If you are unsure if the caller is a scammer, you can always tell them you are unable to talk right now and will call back at a better time. Then you can take note of the call, look up the caller and the organization they say they are from and give that organization a call back to verify its legitimacy. When it comes to healthcare organizations, they will often communicate important information to you via mail or email instead of phone. It’s a good rule of thumb to deny any calls stating they are from a healthcare provider.

You should also adopt the ‘sleep on it’ concept meaning you tell the caller you would like to take some time to think about the decision and they should call you back the next day. If they call back, it’s a good sign it was a legitimate call.

Got a fishy email?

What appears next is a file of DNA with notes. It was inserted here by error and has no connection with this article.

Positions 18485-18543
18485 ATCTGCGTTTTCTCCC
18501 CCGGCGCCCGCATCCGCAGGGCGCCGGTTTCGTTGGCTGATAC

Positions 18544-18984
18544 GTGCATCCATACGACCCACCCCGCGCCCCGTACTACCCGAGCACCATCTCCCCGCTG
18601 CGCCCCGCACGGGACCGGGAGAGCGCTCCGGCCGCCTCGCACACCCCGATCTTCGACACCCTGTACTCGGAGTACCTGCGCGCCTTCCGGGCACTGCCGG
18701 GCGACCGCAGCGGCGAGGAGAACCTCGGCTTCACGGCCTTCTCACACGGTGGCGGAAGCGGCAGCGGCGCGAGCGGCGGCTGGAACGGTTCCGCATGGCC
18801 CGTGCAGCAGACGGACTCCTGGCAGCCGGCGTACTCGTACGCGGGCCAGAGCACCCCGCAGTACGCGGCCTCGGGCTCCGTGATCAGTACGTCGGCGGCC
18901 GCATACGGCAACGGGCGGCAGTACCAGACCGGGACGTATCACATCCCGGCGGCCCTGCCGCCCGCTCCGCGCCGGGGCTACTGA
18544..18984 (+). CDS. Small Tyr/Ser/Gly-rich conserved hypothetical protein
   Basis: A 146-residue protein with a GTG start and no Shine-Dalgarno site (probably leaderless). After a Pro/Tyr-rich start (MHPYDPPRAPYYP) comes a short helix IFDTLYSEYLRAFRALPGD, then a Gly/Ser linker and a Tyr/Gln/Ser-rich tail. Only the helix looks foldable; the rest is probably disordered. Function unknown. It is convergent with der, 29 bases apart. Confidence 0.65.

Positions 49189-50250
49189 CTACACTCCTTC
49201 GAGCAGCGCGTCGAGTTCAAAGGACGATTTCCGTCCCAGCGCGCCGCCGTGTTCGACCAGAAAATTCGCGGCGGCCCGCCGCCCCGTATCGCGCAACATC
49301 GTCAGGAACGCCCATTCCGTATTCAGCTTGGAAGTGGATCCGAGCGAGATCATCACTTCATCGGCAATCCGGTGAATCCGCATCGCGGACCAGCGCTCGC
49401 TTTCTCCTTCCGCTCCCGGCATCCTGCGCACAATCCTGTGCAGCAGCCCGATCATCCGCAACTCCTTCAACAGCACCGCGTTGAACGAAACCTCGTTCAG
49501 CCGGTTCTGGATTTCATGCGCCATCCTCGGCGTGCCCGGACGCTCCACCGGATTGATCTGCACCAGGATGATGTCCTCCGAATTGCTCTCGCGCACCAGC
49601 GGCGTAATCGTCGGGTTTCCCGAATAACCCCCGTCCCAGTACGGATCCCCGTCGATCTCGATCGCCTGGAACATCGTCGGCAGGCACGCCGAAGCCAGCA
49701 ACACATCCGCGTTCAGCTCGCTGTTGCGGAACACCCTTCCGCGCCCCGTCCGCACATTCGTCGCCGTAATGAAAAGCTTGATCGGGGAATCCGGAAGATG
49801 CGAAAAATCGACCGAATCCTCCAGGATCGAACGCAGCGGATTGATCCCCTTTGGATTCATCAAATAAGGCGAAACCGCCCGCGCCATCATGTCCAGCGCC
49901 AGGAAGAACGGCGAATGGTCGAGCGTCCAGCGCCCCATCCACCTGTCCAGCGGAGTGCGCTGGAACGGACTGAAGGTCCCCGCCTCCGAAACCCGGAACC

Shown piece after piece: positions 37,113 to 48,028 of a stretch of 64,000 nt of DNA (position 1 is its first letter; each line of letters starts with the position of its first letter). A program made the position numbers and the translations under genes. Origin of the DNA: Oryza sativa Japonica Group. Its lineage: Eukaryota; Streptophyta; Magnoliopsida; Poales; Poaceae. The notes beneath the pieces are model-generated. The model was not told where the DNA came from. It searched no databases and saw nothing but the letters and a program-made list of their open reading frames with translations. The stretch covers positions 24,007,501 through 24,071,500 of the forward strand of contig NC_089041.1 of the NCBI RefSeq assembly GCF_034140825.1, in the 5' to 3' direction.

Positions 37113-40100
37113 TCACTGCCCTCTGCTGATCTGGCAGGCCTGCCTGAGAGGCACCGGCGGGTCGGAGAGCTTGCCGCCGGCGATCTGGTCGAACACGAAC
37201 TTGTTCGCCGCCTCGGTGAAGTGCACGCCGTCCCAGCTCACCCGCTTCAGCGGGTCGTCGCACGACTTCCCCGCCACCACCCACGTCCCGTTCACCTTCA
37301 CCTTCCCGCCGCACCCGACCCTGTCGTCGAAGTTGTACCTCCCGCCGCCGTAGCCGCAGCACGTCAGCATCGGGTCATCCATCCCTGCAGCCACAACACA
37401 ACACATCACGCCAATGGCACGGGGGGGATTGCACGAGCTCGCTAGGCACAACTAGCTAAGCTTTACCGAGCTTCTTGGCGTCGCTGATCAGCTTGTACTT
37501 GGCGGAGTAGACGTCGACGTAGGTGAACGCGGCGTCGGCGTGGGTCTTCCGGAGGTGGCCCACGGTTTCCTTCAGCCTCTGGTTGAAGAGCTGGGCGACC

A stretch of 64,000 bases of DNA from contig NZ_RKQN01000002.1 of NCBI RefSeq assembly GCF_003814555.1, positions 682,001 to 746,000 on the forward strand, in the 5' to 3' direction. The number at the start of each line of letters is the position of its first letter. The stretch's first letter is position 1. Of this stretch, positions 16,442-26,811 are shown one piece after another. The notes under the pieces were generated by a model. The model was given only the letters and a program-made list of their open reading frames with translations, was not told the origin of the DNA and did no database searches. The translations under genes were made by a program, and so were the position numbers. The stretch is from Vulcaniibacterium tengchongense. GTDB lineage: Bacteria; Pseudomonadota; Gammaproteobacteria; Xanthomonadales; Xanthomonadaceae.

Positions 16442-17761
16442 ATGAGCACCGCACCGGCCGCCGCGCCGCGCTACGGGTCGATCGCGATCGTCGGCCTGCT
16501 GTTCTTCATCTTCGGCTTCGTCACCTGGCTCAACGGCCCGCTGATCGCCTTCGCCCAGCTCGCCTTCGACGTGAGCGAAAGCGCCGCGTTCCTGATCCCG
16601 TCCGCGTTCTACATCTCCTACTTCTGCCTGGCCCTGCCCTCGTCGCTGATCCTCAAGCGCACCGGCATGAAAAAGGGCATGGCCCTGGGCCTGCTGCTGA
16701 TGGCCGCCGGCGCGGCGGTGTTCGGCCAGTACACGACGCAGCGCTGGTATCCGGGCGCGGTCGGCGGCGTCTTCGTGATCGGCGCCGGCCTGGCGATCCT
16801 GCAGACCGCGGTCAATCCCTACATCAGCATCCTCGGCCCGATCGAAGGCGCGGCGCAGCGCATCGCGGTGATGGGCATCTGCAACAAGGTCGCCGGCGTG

When you receive an email from an unknown sender never reply to the email nor should you click on any links, images, or attachments in the email. Scammers are now able to hide viruses within images and attachments without you ever knowing.

Sent a text from an unknown source?

Never reply to unknown text messages even to confirm the sender of the text. Often times the text will start out harmless to get you to respond then will escalate to something more severe. Also, phone numbers are often tied to your personal information such as full name and address.

Advanced scammers can easily figure out your full name and address by you simply letting them know the number they are using matches the number of the person they are attempting to scam.

What to Do if You Are Scammed

Sent someone money? Here’s what to do…